The following data should be regularly recorded at each transfusion:

  • Date of transfusion

  • Time of initiation and time of completion of transfusion.

  • Bag number of the blood unit transfused

  • Weight/volume of packed cells transfused

  • Patient demographics (height, weight, pre-transfusion Hb, blood group and other details)

  • Clinically assess the size of liver and spleen

  • Transfusion details of each patient to be entered into their transfusion card, to ensure proper database maintenance and traceability.

3.2.6 Compatibility testing and alloantibody detection

Every recipient should receive ABO & RhD type specific compatible whole blood or red blood cell components [26, 28, 71, 79, 81]. ‘O’ packed red cells should be transfused only when ABO type specific unit is absent. RhD positive recipients can receive either RhD positive or negative components. But RhD negative recipient should receive transfusion only of RhD donor; however, in reasonable circumstances, RhD positive unit may be transfused only when the receiver does not have the RhD antibodies. In the case where clinically significant atypical antibodies are detected, a negative unit particular for that antigen or least compatible unit should be transfused. When a patient is massively transfused within a period of 24 hrs, a fresh sample should be used for subsequent transfusions.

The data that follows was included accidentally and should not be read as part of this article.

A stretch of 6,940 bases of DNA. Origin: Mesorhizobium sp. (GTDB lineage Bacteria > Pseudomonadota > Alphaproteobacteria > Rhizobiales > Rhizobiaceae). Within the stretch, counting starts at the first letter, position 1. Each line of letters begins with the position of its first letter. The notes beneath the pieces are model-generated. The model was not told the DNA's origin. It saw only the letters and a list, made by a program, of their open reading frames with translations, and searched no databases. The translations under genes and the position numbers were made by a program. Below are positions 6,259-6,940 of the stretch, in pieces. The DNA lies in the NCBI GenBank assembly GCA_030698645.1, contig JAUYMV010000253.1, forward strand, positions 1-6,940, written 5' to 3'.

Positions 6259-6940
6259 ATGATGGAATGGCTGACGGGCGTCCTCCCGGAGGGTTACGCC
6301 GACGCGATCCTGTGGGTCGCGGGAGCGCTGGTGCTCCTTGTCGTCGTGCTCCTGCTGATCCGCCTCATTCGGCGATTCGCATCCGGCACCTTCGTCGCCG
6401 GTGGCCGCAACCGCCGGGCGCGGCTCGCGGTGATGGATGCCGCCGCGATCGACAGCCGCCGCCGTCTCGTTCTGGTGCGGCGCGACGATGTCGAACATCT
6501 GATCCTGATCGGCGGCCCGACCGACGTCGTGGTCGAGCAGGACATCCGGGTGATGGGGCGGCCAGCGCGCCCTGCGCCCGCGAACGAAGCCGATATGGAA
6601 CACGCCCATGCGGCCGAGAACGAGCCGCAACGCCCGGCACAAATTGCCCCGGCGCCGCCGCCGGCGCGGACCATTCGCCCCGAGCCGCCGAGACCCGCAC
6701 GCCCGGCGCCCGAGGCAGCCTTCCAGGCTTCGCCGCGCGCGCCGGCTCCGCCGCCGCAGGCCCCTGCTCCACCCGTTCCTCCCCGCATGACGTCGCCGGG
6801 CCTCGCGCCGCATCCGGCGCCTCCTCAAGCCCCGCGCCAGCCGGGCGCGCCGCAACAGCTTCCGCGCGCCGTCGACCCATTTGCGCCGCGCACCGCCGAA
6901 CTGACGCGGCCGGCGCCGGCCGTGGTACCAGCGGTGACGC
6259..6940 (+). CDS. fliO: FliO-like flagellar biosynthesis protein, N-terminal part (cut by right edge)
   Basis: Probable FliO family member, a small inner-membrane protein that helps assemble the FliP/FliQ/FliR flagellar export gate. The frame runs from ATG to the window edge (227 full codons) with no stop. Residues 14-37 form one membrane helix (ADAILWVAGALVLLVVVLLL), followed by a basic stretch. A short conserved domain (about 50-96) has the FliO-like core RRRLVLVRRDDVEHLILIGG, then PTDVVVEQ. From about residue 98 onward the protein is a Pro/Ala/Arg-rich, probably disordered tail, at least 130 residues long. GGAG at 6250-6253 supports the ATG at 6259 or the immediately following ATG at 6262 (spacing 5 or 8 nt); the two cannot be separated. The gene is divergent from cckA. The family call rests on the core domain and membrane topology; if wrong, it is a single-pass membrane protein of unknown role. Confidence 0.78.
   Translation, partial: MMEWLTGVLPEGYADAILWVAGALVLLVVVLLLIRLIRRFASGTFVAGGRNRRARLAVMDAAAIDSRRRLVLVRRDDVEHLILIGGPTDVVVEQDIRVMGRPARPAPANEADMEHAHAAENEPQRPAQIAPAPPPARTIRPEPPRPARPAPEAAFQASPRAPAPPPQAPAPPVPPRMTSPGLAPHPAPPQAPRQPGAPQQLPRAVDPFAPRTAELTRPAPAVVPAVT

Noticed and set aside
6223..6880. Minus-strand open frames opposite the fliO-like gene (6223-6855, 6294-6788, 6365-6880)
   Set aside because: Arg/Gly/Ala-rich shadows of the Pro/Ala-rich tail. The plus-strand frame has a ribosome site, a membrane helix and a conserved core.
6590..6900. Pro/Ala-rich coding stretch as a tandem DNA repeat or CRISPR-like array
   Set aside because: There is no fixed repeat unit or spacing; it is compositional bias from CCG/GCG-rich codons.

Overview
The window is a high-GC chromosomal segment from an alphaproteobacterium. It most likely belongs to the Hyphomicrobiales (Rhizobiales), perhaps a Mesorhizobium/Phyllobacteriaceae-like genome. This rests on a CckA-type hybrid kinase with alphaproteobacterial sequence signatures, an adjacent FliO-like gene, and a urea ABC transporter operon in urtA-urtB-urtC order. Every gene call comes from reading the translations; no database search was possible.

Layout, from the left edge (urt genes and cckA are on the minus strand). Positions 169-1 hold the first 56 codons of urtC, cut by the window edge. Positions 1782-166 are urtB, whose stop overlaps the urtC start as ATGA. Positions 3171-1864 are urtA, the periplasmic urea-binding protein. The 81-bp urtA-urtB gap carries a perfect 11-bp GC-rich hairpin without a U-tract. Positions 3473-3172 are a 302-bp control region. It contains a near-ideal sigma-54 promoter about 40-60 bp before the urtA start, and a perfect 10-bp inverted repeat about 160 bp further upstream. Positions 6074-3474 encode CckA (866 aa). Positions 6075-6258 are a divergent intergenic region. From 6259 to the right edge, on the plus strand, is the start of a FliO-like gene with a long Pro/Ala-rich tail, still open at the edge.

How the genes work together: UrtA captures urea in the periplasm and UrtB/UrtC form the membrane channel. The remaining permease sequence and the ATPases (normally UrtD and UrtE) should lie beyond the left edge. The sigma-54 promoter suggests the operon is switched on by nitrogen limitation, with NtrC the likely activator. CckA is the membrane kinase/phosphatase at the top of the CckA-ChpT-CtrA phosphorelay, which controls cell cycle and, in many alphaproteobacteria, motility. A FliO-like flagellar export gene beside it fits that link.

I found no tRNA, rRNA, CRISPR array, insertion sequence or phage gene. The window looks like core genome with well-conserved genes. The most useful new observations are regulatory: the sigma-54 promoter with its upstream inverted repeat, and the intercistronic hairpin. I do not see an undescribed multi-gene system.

In the case of multitransfused patients like thalassemia major and sickle cell disease, blood transfusion should be done after the confirmed diagnosis. Before the first transfusion, patients should be typed for complete red cell genotyping that help to determine subsequent development allo-antibodies in such patients after repeated transfusion of different blood units. The development of multiple alloantibodies is common in these patients [88]. Therefore, it is important to monitor the patient carefully and to give him/her particular antigens negative blood unit for transfusion. Anti-E, anti-C and anti-Kell alloantibodies are most common. However, 5–10% of patients present with alloantibodies against rare erythrocyte antigens or with warm or cold antibodies of unidentified specificity [79].